According to the latest research (February 2023) by house price analyst LonRes prime London buyers pay, on average, eight per cent less than a property’s asking price. This proves that there is often substantial wiggle room between what a vendor would like for a property and what they will be willing to accept.


24th March 2023


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How to negotiate buying a house for a fair price

Most house hunters have a wish list – it might be all about location, it might have to be immaculate and turnkey, or the standard of local schools might be the key issue.

But the one thing all buyers want to avoid is overpaying. They want the perfect property, and they want to secure it for a good price.

Getting a good deal on a house means doing plenty of research, and it requires delicate negotiation skills, a strong nerve, and plenty of diplomacy.

In this guide Black Brick explains how to decide what to offer for a property, how to negotiate a house price, and how to renegotiate if a survey throws a spanner in the works.

The price is right

According to the latest research (February 2023) by house price analyst LonRes prime London buyers pay, on average, eight per cent less than a property’s asking price. This proves that there is often substantial wiggle room between what a vendor would like for a property and what they will be willing to accept.

Understanding where to pitch an offer is a fine art that needs to be based on very solid knowledge of what similar properties have sold for recently. By recently, we are talking the last six months. And by similar we mean not simply in the same neighbourhood and roughly the same size. London’s property market is highly nuanced, prices vary between floors within the same building and between one side of a street and another. You need to harness this local knowledge to understand how much a property is really worth.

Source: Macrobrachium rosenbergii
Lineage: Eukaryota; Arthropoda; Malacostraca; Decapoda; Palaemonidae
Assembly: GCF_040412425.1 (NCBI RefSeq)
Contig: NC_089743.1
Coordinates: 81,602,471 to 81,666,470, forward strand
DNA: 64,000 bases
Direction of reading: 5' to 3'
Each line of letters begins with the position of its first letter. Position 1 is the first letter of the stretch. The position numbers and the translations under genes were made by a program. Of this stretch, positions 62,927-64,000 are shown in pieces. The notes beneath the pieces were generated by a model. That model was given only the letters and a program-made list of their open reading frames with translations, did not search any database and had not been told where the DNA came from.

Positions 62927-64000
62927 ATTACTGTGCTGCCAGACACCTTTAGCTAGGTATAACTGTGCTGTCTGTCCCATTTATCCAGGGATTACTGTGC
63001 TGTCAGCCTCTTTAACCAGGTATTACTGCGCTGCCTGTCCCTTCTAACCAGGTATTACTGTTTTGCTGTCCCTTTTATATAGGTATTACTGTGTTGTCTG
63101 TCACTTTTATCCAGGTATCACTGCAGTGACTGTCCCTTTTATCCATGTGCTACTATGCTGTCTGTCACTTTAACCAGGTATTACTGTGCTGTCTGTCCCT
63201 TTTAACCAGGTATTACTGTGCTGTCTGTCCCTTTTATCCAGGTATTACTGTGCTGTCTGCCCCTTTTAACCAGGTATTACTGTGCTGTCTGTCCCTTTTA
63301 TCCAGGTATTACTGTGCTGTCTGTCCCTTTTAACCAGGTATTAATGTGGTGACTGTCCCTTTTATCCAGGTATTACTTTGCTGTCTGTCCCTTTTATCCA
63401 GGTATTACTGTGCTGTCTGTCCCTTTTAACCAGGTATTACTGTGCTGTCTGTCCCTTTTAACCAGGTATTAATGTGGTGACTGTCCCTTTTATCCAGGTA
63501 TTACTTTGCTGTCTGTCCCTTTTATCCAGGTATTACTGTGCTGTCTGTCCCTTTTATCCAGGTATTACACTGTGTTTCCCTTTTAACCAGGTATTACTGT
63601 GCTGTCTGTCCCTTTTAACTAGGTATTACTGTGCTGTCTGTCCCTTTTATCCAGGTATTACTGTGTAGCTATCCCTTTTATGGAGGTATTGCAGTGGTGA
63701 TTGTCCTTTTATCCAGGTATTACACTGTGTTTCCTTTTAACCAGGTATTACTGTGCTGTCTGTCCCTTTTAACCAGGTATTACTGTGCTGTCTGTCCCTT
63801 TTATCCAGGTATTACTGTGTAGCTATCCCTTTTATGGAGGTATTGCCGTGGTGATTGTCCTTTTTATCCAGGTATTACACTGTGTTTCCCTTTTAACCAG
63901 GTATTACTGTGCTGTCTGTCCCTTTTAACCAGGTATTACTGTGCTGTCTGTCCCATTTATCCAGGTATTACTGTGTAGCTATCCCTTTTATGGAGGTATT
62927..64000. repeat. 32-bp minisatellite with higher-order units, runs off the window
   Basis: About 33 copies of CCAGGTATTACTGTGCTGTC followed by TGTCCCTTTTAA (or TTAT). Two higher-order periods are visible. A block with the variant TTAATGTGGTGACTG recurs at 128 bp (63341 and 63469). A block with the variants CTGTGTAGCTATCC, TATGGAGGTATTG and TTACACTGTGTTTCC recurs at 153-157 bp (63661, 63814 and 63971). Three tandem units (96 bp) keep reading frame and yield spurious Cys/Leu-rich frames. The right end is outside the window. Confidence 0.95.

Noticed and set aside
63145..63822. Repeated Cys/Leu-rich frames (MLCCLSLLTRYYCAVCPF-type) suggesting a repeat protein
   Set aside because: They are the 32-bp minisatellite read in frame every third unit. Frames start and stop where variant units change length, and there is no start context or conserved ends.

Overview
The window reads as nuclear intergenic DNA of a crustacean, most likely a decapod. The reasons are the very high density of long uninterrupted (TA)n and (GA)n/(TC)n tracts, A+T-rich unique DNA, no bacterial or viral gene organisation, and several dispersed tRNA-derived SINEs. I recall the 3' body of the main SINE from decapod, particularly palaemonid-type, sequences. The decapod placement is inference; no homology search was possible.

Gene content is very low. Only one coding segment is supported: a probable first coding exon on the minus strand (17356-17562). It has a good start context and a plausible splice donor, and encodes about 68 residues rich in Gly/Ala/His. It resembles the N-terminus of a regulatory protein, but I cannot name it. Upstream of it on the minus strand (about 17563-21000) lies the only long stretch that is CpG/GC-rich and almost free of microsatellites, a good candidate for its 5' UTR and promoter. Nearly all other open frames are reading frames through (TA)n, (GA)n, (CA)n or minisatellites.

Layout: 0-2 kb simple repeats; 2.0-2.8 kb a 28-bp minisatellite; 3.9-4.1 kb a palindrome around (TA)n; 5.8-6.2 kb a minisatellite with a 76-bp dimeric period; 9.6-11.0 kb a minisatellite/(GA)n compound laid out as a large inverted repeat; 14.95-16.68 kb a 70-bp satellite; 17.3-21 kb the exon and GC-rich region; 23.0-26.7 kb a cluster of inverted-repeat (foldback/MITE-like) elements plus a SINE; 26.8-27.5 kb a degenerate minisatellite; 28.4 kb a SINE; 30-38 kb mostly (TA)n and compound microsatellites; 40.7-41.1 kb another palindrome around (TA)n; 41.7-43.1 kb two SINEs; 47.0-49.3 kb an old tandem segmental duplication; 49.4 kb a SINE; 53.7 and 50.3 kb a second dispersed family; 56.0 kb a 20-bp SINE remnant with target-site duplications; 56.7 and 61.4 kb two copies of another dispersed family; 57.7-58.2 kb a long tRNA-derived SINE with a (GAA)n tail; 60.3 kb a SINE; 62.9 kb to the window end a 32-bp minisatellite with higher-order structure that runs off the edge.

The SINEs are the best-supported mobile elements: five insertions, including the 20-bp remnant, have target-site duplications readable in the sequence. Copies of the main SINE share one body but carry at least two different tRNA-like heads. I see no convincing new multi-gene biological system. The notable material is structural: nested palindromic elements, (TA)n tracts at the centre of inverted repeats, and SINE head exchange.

Other factors to consider include how much demand there is in the market, and the circumstances of your vendor. It is always worth finding out how long a property has been on sale for, whether the vendor has a set time frame in which to move, and whether they have found a property they wish to buy.

Don’t burn your bridges

In a slower market some buyers are tempted to make a cheeky lowball offer. This approach can often backfire, particularly in London where forced sales are a rarity. Vendors – and their estate agents – may dismiss you as an unrealistic chancer. A sensible offer backed up by evidence is a far more professional and persuasive approach.

Don’t get carried away

During the pandemic many buyers found themselves engaged in bidding wars to secure the most sought after homes. Many later regretted paying over the odds in a moment of collective madness. Once you have decided what you are prepared to bid on a property then stick to your guns – unless money really is no object – because some vendors have unrealistic expectations and are in absolutely no rush to sell.

Invest in help

Yes, you can go it alone when buying a home but unless you are very confident in your market savvy, and very familiar with the area you intend to move to, it can be a recipe for overpaying.